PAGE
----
Luc Besson Addresses France’s Muslim Community in Open Letter – The Hollywood Reporter
Director Luc Besson addressed the terror tragedy in an open letter to young Muslims as millions marched in Paris and across France over the weekend.
In an open letter published in the newspaper The worldthe French director behind the blockbuster of the summer Lucy urged disenfranchised youth to take pens instead of guns and implored the French government to provide education and employment solutions to help alienated youth.
“My brother, if you knew how much I feel sorry for you today, you and your beautiful religion defiled, humiliated, singled out,” he began to address Muslims, whom he considered to be unjustly associated with the jihadist attackers in Paris. “It’s unfair, and we will all end this injustice.”
He said the world understands that the first two gunmen – Noted and Cherif Kouachiwho killed 12 people in the first attack on Charle Hebdo newspaper offices on Wednesday — are not representative of Islam. “Know that these two fucking brothers today are not yours, and we all know it.”
He went on to call on leaders to find educational and economic solutions to help alleviate the discrimination that leads to alienation among young Muslims in France. “I appeal to the powerful, to the bosses, to the leaders. Help the young, humiliated and atrophied [community] are just waiting to be part of our society. The economy is at the service of man and not the other way around,” he writes. “You can’t build happiness on the misfortune of others. It’s not Christian, Jewish or Muslim. It’s selfish and it drives our society and our planet straight into a wall.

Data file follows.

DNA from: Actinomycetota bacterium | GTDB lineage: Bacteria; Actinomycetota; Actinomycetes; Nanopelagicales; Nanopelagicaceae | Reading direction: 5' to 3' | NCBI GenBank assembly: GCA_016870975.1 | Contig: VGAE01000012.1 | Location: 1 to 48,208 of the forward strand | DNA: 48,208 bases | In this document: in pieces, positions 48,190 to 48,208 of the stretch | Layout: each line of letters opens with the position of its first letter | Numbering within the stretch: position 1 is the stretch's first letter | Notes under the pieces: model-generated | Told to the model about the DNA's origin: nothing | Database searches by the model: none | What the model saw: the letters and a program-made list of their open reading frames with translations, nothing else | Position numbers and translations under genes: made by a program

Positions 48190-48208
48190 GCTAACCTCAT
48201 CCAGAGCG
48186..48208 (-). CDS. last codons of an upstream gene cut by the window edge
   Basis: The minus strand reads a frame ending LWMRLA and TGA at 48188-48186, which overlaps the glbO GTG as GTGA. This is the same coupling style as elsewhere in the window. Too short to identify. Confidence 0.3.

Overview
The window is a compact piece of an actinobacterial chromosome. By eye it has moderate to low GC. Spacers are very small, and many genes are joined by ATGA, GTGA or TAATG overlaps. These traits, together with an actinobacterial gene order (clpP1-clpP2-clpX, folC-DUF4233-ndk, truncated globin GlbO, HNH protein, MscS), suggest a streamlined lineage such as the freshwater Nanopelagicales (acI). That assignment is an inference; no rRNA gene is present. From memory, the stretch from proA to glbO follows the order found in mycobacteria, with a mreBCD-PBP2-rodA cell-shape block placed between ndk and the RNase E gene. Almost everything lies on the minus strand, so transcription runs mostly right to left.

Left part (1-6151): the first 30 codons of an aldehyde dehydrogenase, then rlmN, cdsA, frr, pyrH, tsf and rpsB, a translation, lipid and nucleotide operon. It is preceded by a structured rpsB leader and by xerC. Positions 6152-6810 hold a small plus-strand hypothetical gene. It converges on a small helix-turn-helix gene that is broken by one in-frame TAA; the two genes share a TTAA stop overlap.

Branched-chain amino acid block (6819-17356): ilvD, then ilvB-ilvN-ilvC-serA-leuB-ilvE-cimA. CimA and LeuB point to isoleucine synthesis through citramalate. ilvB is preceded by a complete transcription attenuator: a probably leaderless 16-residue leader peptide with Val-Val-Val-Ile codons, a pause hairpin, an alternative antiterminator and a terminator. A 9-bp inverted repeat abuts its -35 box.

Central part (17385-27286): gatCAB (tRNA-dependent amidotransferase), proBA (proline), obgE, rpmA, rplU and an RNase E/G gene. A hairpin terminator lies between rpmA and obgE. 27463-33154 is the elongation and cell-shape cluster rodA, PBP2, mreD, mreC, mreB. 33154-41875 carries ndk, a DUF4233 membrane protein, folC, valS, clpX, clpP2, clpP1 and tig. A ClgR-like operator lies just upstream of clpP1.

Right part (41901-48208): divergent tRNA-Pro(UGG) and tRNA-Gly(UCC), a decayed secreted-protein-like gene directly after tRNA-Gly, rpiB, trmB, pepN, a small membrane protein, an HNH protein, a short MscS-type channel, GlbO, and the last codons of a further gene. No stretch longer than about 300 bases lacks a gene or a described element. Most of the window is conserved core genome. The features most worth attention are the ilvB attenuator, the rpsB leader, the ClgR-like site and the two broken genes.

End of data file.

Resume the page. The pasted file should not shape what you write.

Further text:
Besson then called on young Muslims to take a pen instead of a gun. “You have a job too,” he wrote. “By working, by studying, by taking a pencil rather than a Kalashnikov, democracy gives you the tools to defend yourself.”
“It costs 250 euros to buy a Kalashnikov, but it’s only 3 euros to buy a pen, and your answer will have a thousand times more impact.” He added that radical preachers used impressionable young people to their own advantage.
Expressing his unity with the Muslim community, he concluded: “Tomorrow, my brother, we will be stronger, more connected, [with] more solidarity. I promise. But today, my brother, I cry with you.